I had the chance recently to speak with Dr. Lora Koenig, a physical scientist in the Cryosphere Sciences Laboratory at NASA’s Goddard Space Flight Center. Koenig is interested in detecting changes in the accumulation of snow over ice sheets using data from passive microwave satellite sensors that have been observing the planet’s poles for over three decades. She studies the Greenland and Antarctica ice sheets from up close, using field techniques like snow pits and ice cores, and over broad scales, through airborne and space-borne sensors. Her ground-based studies have included spending a total of over 12 months in the Arctic and Antarctic to validate satellite measurements with ground observations.
Q: How did you become interested in science?
Have you ever seen the Star Wars movies? Me, I loved them — not the newer Episodes I-III, but the originals, Episodes IV-VI. Actually, I really didn’t have much to say about the first movie, since I was just 15 days old on opening night. But The Empire Strikes Back was probably the first movie I ever saw. For those who haven’t seen it, or if it’s been a while since you last saw it, let me remind you that it opens on the icy planet Hoth. I still vividly remember the opening scene of snow blowing across the desolate icy landscape. I was fascinated by the scenery.
I suspect my enchantment with Hoth, paired with my early love of skiing, led me to my current career. I am now a NASA Earth scientist and I study the massive ice sheets covering Greenland and Antarctica. These vast ice sheets have been in the news a lot lately and rightfully so: As temperatures warm across the globe, the ice sheets lose mass, causing sea levels to rise. Predicting the future sea level rise from ice loss takes a large community of scientists—some study how ice flows, others how it interacts with the ocean, while others develop computer models capable of predicting future change. My research focuses on determining and monitoring snow fall over the ice sheets, which are large and desolate places where we don’t have many direct measurements of snow accumulation.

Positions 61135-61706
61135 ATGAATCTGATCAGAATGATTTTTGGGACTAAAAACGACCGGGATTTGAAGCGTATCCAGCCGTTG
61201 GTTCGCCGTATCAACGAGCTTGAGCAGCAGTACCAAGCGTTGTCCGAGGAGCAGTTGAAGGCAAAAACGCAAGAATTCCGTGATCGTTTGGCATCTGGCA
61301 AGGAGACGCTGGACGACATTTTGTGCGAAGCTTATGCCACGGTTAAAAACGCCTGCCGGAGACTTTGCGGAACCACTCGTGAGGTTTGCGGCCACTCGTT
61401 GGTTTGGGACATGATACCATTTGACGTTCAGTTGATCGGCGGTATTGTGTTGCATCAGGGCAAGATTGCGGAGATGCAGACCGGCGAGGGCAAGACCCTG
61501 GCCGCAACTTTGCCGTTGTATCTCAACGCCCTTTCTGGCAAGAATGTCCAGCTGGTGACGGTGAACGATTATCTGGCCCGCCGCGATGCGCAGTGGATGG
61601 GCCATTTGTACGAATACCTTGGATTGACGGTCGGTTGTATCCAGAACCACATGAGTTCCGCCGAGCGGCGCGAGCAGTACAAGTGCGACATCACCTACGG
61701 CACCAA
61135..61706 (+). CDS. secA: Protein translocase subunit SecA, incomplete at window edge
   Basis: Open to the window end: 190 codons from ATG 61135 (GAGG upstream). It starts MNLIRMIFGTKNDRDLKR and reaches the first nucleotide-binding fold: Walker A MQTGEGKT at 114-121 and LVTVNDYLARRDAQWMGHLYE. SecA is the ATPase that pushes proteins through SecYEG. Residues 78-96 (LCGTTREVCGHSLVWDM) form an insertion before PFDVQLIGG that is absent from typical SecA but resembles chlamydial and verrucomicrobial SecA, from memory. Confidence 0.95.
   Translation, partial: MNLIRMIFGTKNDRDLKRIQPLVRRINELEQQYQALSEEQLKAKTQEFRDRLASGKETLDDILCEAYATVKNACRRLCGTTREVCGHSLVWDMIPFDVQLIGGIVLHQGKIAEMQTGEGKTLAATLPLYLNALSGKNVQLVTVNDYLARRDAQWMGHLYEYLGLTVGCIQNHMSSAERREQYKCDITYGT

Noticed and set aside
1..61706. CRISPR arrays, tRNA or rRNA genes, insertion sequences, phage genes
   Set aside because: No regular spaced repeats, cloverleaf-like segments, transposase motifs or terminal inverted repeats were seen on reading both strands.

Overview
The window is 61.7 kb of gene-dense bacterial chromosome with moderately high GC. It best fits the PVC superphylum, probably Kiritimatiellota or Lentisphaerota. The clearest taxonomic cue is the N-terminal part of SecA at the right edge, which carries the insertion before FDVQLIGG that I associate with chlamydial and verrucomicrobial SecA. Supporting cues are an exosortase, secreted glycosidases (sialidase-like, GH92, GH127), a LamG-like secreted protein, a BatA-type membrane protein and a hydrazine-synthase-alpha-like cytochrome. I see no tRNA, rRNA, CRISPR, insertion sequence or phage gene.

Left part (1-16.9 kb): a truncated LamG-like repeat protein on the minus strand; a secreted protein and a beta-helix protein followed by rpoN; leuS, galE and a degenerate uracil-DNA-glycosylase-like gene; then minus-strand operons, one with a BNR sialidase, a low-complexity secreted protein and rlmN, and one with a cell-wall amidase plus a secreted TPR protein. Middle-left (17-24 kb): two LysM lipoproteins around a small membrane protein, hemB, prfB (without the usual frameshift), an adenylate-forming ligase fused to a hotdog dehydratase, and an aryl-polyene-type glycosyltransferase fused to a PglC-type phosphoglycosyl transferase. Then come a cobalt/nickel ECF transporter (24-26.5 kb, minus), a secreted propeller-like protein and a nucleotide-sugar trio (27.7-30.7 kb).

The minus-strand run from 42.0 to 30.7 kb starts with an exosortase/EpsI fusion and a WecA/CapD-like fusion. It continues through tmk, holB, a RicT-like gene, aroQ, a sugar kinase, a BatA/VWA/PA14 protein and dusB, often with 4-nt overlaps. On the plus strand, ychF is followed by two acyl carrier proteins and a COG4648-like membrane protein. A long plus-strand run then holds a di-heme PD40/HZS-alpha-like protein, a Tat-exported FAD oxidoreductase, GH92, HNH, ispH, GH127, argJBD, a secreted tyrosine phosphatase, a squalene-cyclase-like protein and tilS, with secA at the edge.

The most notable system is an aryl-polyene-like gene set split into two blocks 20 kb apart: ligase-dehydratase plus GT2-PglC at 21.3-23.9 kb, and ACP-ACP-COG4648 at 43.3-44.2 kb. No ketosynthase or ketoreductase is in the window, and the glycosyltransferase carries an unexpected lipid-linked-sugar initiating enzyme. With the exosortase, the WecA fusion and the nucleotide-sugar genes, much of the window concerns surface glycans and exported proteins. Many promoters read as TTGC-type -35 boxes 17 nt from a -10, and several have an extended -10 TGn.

Q: What is it like working in such extreme environments?
My research is truly exciting and has led me to Antarctica three times and to Greenland four times. I have walked where no one else has walked and spent a dark polar winter in the center of Greenland, where the ice is about two miles thick, all in the name of science. When I am in the field, I gather ice cores and radar data. Both methods give me information about how snow accumulates in layers every year; it’s like counting tree rings. When I started in the field, I had to drive snowmobiles over long distances to gather enough radar and ice core data to be able to relate these ground measurements to the larger-scale satellite measurements, which would be equivalent to using snow-speeders or Tauntauns on planet Hoth. I have spent months driving across vast extensions of ice gathering data. In the past few years, though, new generations of radars mounted on aircraft have essentially replaced snowmobile traverses for radar studies. The advantage of taking radar measurements from a plane is that it allows scientists to collect more data over a much larger area, in less time.
Q: What will ice sheet research look like in 20 years?
I think it will look more similar to today’s Mars studies than to today’s Earth research. Many of the big questions left in my field of research require measurements below miles-thick ice or deep underwater at the front of calving glaciers. These are areas where robots will go, not humans. In the future I expect many of my current field duties will be outsourced to robots. This is already occurring. In May we began testing a solar-powered robot called Grover, the Greenland Rover. Grover collects radar data in central Greenland, as we would have previously done on snowmobile. But since it doesn’t need to rest, it operates 24/7 and sends us e-mail updates about its progress. As for airborne research, I believe we will transition to Unmanned Aerial Systems (UAS) that stay aloft longer, thus gathering more data. UAS are already conducting small studies in the polar regions (check out the CASIE mission). So in the future, I believe I will pack less boxes to ship to the field and spend more time in front of a video screen, monitoring the real-time data sophisticated robots collect.
Q: What would you tell students who may be interested in studying glaciology?
Let me take you back to Hoth. In the opening scenes, Luke and Chewy had left Echo Base looking for an Imperial drone. Star Wars had it right: The best way to monitor cold and icy environment is by using drones. So, if you are cold adverse, don’t worry, you should still consider going into glaciology — there will be plenty of future opportunities of doing field work from your desktop. Or, if you are like me and love being in sub-freezing temperatures, don’t worry, either: You too will have a place in glaciology, because I am sure a drone will go astray every now and then and will need to be rescued.
This blog is part of NOVA’s Earth System Science Initiative. To find related resources, please visit NOVA Education’s Earth System Science Collection.